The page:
• 26:00 Do successful women simply make their mark and demand the world change to meet them? -- Absolutely! Be so lost in following your dream that everybody follows you! Let nothing break you down! We need to showcase successful women. We need so many role models that we cannot help but see an inspiring woman no matter where we look.
  • 28:08 What has it been like speaking at TEDx? -- Because of my experience I have learned to see where industries are going and this has allowed me to talk now about the future of work. In my thinking and research on this topic I found in India there are three levels of talent. 1) The Maker's Movement. These are the people who can't wait to build the next best thing. 2) Those people who are stable and want to continue in their jobs so they can keep increasing their assets. 3) Finally, there is a group who know they will likely be churned out after the next performance review. This third group are the people who are expanding the gig-economy. The entire experience of TED has been an education.
  • 31:28 What is the future for workers who in a very short time may lose their jobs and livelihoods as a result of automation and technological change? -- Bots and robots are inevitable. The sorts of "cookie-cutter" jobs that were designed in the first place for machines and not humans will go back to the machines. But these human workers are not yet ready to take on more specialized tasks. We need to change this.
  • 35:06 What are some examples of products you think are built, as you say, "for humans"? -- Think about it this way. India as a country is too large. We do not need every person to leave the village and find work and services in the cities. We need to make the same quality services available in the village. We need to allow people to live where they want without having to give up on products and services found now only in major cities. This is the kind of pathway we need to build.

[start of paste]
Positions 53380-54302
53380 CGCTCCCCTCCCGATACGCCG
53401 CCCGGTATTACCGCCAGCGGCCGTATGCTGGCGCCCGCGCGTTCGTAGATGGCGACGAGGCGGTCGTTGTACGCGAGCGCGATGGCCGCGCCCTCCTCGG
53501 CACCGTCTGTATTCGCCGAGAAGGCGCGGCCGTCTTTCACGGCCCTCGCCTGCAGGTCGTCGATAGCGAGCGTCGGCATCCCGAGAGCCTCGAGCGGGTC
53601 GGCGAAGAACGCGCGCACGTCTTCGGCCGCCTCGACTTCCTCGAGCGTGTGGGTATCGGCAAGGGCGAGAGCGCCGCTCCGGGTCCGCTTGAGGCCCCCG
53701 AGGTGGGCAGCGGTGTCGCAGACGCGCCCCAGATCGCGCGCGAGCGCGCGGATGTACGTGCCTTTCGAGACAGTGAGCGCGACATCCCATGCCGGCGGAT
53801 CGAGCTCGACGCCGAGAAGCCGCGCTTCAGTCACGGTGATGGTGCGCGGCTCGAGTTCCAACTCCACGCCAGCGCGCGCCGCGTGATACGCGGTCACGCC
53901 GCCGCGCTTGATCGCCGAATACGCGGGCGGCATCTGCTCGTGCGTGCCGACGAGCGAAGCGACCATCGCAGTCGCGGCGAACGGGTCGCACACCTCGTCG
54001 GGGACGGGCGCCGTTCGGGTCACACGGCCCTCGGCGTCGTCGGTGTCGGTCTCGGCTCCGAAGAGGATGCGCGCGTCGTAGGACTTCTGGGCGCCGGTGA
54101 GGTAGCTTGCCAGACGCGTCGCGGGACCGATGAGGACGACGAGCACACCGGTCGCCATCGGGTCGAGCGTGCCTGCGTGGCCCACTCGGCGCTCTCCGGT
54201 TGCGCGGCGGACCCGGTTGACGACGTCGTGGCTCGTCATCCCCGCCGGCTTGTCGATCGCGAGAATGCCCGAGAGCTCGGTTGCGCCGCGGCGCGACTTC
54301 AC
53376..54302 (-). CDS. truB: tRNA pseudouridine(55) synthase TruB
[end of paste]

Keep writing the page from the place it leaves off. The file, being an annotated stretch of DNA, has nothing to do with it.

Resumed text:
• 36:57 Do you think we will find a future where people can opt-out of the workforce entirely? Can you see a future where people don't have to work if they don't want to? -- What a dream! One of my mentors once said we need a society where people do not have to leave their homes and villages to cater to the world. This is how we need to redesign the workforce of the future. Allow people to cater to the world from their homes.
  • 39:29 Thinking about the future, what technologies are you most excited about right now? -- Honestly AI and blockchain. They are the paths to the future, but they are not the future. We will likely find even more specialized versions of them. It like peeling an onion, there are always more layers. Expect to see more disruption in data-privacy and security.
  • 41:59 Do you think the world understands India's full potential? -- If you've ever traveled in India, you will know India changes every 60 kilometers. There is huge potential in the market because almost every area has it's own unique requirements.
  • 44:27 Do you see more young people with a desire to innovate? Or are young people less interested in contributing to industry? -- What I see are young people making things all the time. It's true they often don't know how to make a product work in the long run, but they are super passionate. I want to see young people building responsible products so that they're not just doing "me too's" and copies of other products. Be disruptive but learn how scaling-up works and see how people in the past have moved from idea to established brand.
  • 49:09 A totally unrelated question: how have Indian people become so spiritual? How is it you can find incredible spiritual depth in India? -- No matter your religion you have easy access to the scriptures. This level of access to spiritual content goes a long way in fusing people with a sense of spirituality. Buddha says, "your work is to find your work and fall in love with it." When AI takes away our jobs, our work will be to find our work and fall in love with it.
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259: Nabomita Mazumdar (Ashley Talks ASH13)

259: Nabomita Mazumdar (Ashley Talks ASH13)

Bharath K